Dec 24, 2020

Sydney holds onto third Test as Cricket Australia plays waiting game

Cricket Australia gives New South Wales more time to handle its unfolding covid-19 outbreak

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Sydney is clinging onto the third Test for now after the Cricket Australia (CA) board chose to give New South Wales (NSW) more time to handle its unfolding covid-19 outbreak. At the same time, they are holding fruitful discussions with the Queensland state government around the safe passage of players, staff, broadcasters and media to Brisbane for the scheduled fourth Test.

There had been strong prospects for Melbourne being awarded both the second and third Tests of the India series this week amid doubts around the Queensland border being re-opened in time for the tour caravan to travel there directly from Sydney in mid-January. However, CA’s chairman Earl Eddings and interim chief executive Nick Hockley have decided to allow the situation to play out a little further before finalising their decision during the Boxing Day Test itself.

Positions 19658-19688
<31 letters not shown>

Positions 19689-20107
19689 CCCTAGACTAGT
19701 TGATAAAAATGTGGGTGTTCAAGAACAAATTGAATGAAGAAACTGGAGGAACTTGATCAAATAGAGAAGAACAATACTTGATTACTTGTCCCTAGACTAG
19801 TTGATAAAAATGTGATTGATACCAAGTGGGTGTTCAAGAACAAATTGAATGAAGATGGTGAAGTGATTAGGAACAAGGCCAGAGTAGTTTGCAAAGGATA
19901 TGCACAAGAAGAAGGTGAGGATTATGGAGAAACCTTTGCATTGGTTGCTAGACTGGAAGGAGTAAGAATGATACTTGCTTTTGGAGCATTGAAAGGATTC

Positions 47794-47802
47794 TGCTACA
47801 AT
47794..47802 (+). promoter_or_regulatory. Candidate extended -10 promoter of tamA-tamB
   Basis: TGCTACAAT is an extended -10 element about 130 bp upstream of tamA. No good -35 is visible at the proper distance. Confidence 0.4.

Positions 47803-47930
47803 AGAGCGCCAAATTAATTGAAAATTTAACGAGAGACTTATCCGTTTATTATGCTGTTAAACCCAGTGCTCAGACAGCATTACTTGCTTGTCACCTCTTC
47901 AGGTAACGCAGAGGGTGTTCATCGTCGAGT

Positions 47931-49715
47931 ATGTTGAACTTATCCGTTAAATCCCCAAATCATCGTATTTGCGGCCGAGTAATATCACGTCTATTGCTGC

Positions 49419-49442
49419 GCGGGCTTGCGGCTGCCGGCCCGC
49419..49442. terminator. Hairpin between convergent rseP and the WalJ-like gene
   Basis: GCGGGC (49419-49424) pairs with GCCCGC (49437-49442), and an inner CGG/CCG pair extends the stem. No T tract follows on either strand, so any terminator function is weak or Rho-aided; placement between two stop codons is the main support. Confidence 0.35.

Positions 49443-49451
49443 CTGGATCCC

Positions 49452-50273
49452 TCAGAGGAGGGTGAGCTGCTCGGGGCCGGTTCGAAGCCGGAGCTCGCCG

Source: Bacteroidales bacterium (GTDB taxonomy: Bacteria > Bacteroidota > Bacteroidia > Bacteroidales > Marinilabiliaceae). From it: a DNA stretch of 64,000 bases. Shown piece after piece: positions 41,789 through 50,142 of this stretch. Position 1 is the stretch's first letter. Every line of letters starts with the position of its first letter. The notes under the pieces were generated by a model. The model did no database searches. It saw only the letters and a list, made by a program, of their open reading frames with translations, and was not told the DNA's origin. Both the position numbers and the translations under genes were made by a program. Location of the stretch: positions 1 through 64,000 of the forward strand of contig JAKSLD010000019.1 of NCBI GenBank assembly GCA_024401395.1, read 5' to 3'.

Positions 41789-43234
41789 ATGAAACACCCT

This also means the bold scenario revealed by ESPNcricinfo on Wednesday for the SCG to host each of the final two Tests remains in play, should CA and Queensland health and government officials fail to reach an understanding in time. Queensland’s chief health officer, Dr Jeanette Young, offered cautious optimism about the touring teams and their staff being allowed to enter the state directly from Sydney. CA have met directly with the Queensland premier, Annastacia Pałaszczuk, to discuss their options for the January 15-19 Test.

“I know those cricket matches that have been played in other states, those cricket players have been part of a bubble and we’ve had that experience before if you will remember that’s the process we used for the NRL and the AFL and for other sporting codes,” Dr Young said. “So these cricketers have been part of a bubble.

“They will go into Sydney and continue to be part of a bubble, then if the decision is for the match to go ahead in the current arrangements, and that has not yet been decided, it’s being worked through, they would remain in a bubble and come into quarantine in Queensland and continue to be part of a bubble. But I stress those discussions are happening now and things could very well change, nothing’s been determined at this stage.

“If all of those things are in place at the moment, if they’ve been in a bubble in NSW and not come into contact with the general community in Sydney and if they remain in that bubble coming into Brisbane, then I think it could be done, but there’s a lot of work to be done before that decision is made.”